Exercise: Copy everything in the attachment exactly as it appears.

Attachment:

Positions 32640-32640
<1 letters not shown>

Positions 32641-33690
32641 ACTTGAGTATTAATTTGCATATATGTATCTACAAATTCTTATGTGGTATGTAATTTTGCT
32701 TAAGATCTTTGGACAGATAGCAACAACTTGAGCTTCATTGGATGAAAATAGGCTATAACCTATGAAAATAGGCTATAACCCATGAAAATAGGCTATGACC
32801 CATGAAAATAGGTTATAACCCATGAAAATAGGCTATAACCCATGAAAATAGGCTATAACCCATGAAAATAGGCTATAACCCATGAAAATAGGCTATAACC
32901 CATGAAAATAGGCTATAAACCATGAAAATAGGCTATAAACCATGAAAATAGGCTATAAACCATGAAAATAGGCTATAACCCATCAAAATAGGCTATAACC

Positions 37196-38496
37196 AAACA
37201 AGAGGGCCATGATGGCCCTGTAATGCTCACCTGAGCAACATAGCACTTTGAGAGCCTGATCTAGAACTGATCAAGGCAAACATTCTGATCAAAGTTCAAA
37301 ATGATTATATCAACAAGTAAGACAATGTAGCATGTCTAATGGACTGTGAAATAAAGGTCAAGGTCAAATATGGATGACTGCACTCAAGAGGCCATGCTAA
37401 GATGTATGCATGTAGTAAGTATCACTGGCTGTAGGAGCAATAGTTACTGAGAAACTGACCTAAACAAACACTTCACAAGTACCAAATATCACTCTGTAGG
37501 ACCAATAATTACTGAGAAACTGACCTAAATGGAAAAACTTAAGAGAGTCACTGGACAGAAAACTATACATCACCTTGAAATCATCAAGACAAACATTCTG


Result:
Positions 32640-32640
<1 letters not shown>

Positions 32641-33690
32641 ACTTGAGTATTAATTTGCATATATGTATCTACAAATTCTTATGTGGTATGTAATTTTGCT
32701 TAAGATCTTTGGACAGATAGCAACAACTTGAGCTTCATTGGATGAAAATAGGCTATAACCTATGAAAATAGGCTATAACCCATGAAAATAGGCTATGACC
32801 CATGAAAATAGGTTATAACCCATGAAAATAGGCTATAACCCATGAAAATAGGCTATAACCCATGAAAATAGGCTATAACCCATGAAAATAGGCTATAACC
32901 CATGAAAATAGGCTATAAACCATGAAAATAGGCTATAAACCATGAAAATAGGCTATAAACCATGAAAATAGGCTATAACCCATCAAAATAGGCTATAACC

Positions 37196-38496
37196 AAACA
37201 AGAGGGCCATGATGGCCCTGTAATGCTCACCTGAGCAACATAGCACTTTGAGAGCCTGATCTAGAACTGATCAAGGCAAACATTCTGATCAAAGTTCAAA
37301 ATGATTATATCAACAAGTAAGACAATGTAGCATGTCTAATGGACTGTGAAATAAAGGTCAAGGTCAAATATGGATGACTGCACTCAAGAGGCCATGCTAA
37401 GATGTATGCATGTAGTAAGTATCACTGGCTGTAGGAGCAATAGTTACTGAGAAACTGACCTAAACAAACACTTCACAAGTACCAAATATCACTCTGTAGG
37501 ACCAATAATTACTGAGAAACTGACCTAAATGGAAAAACTTAAGAGAGTCACTGGACAGAAAACTATACATCACCTTGAAATCATCAAGACAAACATTCTG